This image came through my twitter feed recently.


It resonated with me very deeply. People are becoming far more resourceful in the way that access information.

There was a time (before I was in the field, I heard they connected stone tablets together to make something called Token Ring?) where when you bought a Catalyst switch for example it came with a tome. This tome contained information about configurations, output and troubleshooting information. Think of it as a paper version of the DOCCD because that is what it was. It had vast reams of information pertaining to Installation, Configuration, Management, and Operations. These books had diagrams, configuration snippets, and code examples. They highlighted some of the best manuals at the time.

As this transitioned online there was reference material easily (debatable) sourced from vendor websites. Images and interactive supplements or reference materials were added. Entire documents such as reference architectures were linked to show solutions. This added value to the product, the vendors offering, and enabled customers to get the most from their product.

As people push products now we see the rise of quick development cycles. Agile and Lean methodologies (The waterfall has stopped flowing guys!) see products reach GA or MVP quickly. The problem that arises is the time to market has decreased for new products. This has seen many products suffer in the documentation department. When people say RTFM there often is no manual or a very poor scraping together for a manual. It may consist of just some basic configurations and flavor text. Maybe some high level overview. This isn’t enough.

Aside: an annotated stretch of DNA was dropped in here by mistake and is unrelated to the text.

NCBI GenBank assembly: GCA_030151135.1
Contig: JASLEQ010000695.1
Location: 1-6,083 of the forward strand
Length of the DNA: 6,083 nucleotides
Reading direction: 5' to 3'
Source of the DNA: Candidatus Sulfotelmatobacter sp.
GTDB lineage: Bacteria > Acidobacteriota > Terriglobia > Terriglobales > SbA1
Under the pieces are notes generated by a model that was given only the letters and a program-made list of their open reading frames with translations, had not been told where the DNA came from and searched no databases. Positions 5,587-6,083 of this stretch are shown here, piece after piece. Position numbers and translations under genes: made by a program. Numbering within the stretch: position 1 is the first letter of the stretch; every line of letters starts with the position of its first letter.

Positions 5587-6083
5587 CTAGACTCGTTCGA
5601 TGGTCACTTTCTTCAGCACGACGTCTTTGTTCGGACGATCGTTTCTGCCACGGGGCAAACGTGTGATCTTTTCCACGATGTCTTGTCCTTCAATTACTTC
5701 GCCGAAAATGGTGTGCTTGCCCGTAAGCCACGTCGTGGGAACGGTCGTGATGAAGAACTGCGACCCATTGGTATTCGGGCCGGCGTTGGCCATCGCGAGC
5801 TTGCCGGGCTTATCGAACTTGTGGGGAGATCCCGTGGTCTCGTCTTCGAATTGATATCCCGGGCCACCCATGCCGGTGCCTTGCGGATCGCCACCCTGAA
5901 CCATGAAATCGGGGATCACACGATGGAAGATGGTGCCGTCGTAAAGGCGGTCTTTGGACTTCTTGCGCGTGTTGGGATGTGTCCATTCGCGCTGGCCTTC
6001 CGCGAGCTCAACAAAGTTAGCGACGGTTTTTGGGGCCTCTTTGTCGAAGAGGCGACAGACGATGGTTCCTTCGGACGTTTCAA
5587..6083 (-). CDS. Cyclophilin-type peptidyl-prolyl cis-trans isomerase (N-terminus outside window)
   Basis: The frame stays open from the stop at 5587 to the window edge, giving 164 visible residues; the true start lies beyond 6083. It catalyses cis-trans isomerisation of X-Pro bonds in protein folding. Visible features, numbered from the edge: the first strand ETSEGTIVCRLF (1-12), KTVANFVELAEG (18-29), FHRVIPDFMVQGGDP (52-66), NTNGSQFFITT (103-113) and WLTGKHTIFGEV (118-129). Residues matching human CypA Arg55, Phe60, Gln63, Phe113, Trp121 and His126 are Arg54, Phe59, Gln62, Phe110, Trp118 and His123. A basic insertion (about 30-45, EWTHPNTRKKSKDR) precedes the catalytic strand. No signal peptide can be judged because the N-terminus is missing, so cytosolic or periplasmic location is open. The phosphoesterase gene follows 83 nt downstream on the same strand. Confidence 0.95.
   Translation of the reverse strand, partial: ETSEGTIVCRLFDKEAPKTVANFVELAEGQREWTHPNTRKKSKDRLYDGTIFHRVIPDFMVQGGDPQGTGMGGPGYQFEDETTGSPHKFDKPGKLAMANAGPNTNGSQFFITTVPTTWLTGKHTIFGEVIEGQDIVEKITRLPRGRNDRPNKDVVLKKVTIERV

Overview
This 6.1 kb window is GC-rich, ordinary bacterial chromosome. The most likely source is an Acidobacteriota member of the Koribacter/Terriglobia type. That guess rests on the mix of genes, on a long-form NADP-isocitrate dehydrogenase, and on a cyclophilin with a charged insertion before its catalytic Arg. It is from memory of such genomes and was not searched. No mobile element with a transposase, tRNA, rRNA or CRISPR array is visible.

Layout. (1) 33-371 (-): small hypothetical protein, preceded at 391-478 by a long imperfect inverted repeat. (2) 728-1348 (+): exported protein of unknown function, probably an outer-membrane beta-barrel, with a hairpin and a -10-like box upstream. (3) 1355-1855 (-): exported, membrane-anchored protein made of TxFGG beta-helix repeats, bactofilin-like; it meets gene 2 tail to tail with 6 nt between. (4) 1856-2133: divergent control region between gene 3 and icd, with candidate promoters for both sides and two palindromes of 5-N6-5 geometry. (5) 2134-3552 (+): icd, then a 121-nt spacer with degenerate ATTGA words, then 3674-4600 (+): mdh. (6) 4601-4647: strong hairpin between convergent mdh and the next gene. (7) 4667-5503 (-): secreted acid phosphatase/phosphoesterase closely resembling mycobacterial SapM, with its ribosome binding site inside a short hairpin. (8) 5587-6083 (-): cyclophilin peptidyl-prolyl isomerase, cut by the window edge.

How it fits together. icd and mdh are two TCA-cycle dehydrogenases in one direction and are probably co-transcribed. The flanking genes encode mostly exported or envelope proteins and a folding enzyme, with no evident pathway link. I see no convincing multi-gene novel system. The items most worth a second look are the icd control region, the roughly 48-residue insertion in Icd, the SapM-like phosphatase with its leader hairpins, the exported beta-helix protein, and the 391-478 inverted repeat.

The quality of a manual and online support material plays into many facets of an investment. During pre-purchase someone may investigate the quality of online documentation to gain insight into feature sets, outputs of a device or product, and it’s applicability. An administrator will look into how to configure a new feature, troubleshoot some settings or get better output. If there is poor online documentation or lack there of then this can impact a perspective of a vendor.

I hold Cisco very high in the documentation department. When a product release there is a detailed configuration guide, operation guide, command guide and more often than not, a reference architecture or solution overview. This is amazing when it comes to assessing the suitability of a product.

As a vendor, if someone told you to go RTFM, ask yourself “Is your FM up to scratch?”

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